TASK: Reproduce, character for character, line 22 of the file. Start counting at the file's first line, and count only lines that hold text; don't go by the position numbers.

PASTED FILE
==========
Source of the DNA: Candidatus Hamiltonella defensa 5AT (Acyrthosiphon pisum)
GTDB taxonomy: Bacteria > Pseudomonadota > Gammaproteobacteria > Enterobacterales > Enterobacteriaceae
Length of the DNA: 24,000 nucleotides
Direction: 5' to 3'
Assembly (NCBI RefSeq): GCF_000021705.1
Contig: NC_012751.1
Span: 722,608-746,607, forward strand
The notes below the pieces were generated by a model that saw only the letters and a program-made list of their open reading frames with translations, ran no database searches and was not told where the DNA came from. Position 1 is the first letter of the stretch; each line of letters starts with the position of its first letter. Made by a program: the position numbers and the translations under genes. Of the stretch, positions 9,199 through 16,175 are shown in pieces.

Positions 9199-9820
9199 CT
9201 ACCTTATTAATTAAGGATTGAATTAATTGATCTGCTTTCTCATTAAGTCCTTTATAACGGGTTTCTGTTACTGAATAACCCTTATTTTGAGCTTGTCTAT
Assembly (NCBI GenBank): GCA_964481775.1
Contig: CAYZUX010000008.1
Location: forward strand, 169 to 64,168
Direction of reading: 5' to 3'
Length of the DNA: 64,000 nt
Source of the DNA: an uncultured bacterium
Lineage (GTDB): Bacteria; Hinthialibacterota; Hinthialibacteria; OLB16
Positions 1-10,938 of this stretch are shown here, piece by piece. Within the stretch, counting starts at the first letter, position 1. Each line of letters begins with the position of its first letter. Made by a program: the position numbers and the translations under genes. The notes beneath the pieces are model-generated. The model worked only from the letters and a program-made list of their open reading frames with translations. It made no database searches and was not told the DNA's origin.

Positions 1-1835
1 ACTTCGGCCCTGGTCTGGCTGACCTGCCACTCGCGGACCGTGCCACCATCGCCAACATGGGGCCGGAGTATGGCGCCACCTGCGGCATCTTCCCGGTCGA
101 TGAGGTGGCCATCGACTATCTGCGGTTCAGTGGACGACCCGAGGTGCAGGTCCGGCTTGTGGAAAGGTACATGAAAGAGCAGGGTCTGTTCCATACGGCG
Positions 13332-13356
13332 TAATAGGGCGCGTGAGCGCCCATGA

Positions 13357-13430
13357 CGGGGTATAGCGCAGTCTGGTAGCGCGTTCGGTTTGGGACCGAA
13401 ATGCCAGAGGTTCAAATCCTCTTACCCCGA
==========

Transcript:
101 TGAGGTGGCCATCGACTATCTGCGGTTCAGTGGACGACCCGAGGTGCAGGTCCGGCTTGTGGAAAGGTACATGAAAGAGCAGGGTCTGTTCCATACGGCG